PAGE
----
Imagine that you're a new or occasional PayPal user. You may have entrusted the firm with not only your credit card information, but perhaps access to a bank checking account to facilitate direct funds transfer. You switch on your computer one sunny Sunday morning, only to find not one, not two, but four email messages claiming to be from PayPal:

Inbox messages alleging to be from PayPal

It turns out that none of these messages comes from PayPal. They're all phonies, attempting to lure unsuspecting users to give up their PayPal user IDs and passwords. The sites where the active links lead to are located all over. Two are in Germany (different ISPs), one is in Hong Kong, and the fourth is in Iran.

I would hope that a newbie receiving a barrage like this would be suspicious enough to wonder about the messages' authenticities. At the same time, alas, it wouldn't surprise me if plenty of folks would respond to not one, not two, but all four requests for information out of fear of having PayPal suspend their account—confusing the message quantity and variety with urgency.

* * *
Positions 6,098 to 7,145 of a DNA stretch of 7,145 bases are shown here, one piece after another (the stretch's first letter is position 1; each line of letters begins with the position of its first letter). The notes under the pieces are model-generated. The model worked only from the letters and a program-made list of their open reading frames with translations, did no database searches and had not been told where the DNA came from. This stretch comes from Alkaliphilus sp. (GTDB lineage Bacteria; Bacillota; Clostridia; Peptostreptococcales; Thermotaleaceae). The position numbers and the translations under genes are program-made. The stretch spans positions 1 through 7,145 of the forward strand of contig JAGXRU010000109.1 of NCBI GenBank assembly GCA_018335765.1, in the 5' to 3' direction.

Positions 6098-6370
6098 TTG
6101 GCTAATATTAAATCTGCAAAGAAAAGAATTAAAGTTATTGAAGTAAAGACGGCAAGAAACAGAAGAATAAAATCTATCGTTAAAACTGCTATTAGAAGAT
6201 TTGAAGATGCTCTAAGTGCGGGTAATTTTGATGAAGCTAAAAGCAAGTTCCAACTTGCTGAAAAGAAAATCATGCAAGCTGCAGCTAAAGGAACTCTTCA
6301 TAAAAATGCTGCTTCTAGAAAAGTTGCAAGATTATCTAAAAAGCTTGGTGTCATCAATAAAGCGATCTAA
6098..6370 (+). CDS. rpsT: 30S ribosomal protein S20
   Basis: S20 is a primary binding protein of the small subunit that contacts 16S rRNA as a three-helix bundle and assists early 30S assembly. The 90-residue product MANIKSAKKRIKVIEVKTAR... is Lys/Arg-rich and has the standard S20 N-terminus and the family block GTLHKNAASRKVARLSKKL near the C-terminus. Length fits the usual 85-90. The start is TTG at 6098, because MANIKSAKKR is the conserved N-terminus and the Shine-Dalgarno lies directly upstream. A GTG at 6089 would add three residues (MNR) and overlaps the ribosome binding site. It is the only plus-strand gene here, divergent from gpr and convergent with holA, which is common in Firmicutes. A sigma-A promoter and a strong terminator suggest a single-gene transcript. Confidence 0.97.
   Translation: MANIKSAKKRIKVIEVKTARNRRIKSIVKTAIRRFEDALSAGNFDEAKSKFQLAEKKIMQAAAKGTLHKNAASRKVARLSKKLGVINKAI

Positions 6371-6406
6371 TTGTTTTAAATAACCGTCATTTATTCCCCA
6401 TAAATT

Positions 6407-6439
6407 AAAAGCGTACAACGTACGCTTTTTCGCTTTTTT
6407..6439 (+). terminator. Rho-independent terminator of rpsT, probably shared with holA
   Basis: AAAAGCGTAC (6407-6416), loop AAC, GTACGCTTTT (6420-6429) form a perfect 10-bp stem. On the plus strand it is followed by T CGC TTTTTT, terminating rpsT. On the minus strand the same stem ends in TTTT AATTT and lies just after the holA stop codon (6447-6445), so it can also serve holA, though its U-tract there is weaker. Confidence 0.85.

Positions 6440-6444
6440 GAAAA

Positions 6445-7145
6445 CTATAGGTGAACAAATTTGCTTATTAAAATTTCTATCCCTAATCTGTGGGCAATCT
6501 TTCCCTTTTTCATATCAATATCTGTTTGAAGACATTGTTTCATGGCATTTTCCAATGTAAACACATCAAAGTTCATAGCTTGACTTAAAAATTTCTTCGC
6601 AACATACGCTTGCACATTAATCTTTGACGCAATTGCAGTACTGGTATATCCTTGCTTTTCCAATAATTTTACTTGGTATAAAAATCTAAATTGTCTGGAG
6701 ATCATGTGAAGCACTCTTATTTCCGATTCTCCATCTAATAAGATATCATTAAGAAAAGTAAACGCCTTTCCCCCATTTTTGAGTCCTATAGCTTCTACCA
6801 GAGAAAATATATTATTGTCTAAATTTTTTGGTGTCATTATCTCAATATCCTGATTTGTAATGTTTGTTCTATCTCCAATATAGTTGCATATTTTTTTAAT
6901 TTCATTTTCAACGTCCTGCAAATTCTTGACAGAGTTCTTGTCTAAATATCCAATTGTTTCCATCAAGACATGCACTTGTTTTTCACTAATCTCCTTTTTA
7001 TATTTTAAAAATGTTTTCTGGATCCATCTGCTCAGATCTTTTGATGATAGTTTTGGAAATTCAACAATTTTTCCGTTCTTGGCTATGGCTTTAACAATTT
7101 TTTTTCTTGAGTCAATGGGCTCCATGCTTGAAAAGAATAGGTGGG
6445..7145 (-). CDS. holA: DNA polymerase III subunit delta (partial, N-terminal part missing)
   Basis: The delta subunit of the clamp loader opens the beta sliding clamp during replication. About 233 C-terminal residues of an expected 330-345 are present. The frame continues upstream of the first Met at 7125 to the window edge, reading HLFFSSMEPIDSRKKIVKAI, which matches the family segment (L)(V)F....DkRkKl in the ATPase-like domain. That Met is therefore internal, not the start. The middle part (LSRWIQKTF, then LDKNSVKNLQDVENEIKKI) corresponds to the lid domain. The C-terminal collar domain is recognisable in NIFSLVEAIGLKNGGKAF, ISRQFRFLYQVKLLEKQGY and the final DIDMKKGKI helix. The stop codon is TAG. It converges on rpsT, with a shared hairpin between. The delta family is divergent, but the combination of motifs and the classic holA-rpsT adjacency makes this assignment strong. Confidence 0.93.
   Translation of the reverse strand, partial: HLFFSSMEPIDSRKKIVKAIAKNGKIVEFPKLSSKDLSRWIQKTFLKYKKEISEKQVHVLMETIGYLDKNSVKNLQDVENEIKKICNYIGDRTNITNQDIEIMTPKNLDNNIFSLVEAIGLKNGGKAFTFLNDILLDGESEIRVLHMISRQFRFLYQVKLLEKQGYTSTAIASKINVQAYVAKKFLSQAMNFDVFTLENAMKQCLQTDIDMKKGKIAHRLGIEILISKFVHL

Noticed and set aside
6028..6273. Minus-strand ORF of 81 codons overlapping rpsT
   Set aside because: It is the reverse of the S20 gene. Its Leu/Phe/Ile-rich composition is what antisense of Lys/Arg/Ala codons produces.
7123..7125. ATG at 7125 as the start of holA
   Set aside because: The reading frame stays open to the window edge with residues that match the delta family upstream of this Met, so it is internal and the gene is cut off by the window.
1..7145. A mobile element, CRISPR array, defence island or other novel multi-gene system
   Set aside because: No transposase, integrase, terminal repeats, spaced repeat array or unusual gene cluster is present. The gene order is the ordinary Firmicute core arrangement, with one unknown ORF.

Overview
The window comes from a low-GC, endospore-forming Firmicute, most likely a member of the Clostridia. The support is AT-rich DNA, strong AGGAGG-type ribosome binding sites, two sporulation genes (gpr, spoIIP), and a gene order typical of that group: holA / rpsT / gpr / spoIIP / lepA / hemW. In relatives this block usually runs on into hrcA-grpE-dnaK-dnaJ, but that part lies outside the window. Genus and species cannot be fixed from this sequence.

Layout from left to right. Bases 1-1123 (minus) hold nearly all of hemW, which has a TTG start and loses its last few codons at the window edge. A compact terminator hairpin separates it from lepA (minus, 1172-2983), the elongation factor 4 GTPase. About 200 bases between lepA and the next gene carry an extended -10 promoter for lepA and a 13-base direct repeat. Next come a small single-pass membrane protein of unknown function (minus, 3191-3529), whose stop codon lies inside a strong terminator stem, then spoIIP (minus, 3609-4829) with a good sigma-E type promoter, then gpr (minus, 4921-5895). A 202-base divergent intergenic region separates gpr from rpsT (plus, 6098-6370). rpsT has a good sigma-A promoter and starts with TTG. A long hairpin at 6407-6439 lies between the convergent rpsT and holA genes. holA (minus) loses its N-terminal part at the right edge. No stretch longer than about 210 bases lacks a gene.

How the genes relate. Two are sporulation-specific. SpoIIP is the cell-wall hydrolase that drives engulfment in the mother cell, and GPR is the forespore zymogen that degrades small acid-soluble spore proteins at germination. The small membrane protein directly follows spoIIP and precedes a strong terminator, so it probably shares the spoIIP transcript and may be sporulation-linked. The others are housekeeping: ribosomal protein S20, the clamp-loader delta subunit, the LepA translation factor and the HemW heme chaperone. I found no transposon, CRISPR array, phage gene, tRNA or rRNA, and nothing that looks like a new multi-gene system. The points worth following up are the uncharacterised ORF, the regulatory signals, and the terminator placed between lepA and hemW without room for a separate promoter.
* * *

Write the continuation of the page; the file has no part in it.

One of these four sites, by the way, is particularly dastardly. The crook managed to either set up or hijack a Web server that provides a secure socket layer. Not only does the URL to the site contain the https protocol, but the site really does have a digital certificate. A modern Web browser might, however, alert the visitor to the fact that the certificate was not issued by a verified authority. The certificate says it's "PayPal, Inc." but the certificate is self-signed, and looks very different from the one at the real PayPal site. I'd be surprised if more than 5% of PayPal's members could tell the difference, no matter what kinds of red flags the browser raises.

Let's hope someone is at home at the ISP in whose IP address space this bogus "secure" site is located, and will shut it down ASAP.

A Reuters news story from December 8, 2004 quoted Howard Schmidt (special adviser on cyber-security in the the first term of our current president), who believed that the combination of new technology and law enforcement would essentially stamp out phishing scams:

"I firmly believe that at this time next year we will be able to say that phishing used to be a problem."

Tick tock.

Posted on October 02, 2005 at 11:34 AM